Author Jim Saksa helps to explain scientifically that a lot of our feelings about cyclists’ bad behavior is in our heads, a so-called Affect Heuristic, according to behavioral economists:
Which is a fancy way of saying that people make judgments by consulting their emotions instead of logic. The Affect Heuristic explains how our minds take a difficult question (one that would require rigorous logic to answer) and substitutes it for an easier one. When our emotions get involved, we jump to pre-existing conclusions instead of exerting the mental effort to think of a bespoke answer.
He quotes, “Data from nine major North American cities showed that, despite the total number of bike trips tripling between 1977 and 2009, fatalities per 10 million bike trips fell by 65 percent. While a number of factors contribute to lower accident rates, including increased helmet usage and more bike lanes, less aggressive bicyclists probably helped, too.”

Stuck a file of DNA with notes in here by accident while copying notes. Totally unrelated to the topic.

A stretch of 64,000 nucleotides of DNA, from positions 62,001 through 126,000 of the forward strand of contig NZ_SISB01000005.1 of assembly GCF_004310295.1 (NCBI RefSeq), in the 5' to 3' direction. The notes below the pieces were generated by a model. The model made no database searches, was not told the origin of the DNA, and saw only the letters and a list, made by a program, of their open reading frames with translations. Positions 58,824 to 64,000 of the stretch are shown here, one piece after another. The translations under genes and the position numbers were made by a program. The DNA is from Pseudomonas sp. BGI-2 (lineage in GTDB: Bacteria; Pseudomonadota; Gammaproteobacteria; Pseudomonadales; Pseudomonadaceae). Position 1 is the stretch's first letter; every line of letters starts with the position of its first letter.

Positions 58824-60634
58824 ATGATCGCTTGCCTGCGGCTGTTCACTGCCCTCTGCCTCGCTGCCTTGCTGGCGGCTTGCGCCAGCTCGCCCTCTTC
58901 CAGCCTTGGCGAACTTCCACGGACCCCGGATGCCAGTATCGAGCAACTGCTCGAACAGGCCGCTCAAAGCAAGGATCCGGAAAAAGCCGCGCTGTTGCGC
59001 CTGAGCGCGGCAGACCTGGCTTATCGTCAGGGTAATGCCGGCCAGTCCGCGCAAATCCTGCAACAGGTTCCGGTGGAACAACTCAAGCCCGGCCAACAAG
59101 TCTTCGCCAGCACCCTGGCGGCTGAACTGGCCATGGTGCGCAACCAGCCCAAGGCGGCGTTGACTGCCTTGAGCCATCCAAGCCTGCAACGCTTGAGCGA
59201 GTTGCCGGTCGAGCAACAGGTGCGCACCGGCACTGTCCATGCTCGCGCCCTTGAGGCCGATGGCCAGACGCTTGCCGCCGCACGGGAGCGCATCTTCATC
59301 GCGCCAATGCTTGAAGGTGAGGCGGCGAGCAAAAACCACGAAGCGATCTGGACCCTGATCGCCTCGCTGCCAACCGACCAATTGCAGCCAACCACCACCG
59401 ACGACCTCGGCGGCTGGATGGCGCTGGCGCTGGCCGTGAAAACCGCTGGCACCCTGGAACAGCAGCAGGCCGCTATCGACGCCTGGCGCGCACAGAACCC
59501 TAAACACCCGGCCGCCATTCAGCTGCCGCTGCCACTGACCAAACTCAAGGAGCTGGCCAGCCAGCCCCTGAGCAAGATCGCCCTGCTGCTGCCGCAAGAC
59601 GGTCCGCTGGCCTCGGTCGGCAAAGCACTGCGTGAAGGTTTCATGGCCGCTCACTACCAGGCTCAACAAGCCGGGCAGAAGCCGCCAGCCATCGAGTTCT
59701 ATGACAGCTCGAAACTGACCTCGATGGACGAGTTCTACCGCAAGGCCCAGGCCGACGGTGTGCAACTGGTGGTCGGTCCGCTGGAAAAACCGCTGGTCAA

Why then do so many motorists complain so vehemently? Certainly there’s a lot of objectionable behavior out there, but this is where the Affect Heuristic kicks in. Our minds remember these bad experiences and keep them more prominently in our memories, whereas the vast majority of well behaving cyclists don’t move the needle, so to speak. There’s little to goad a motorist when we stop at red lights and ride courteously.
Saksa makes many references to Daniel Kahneman’s Thinking Fast and Slow.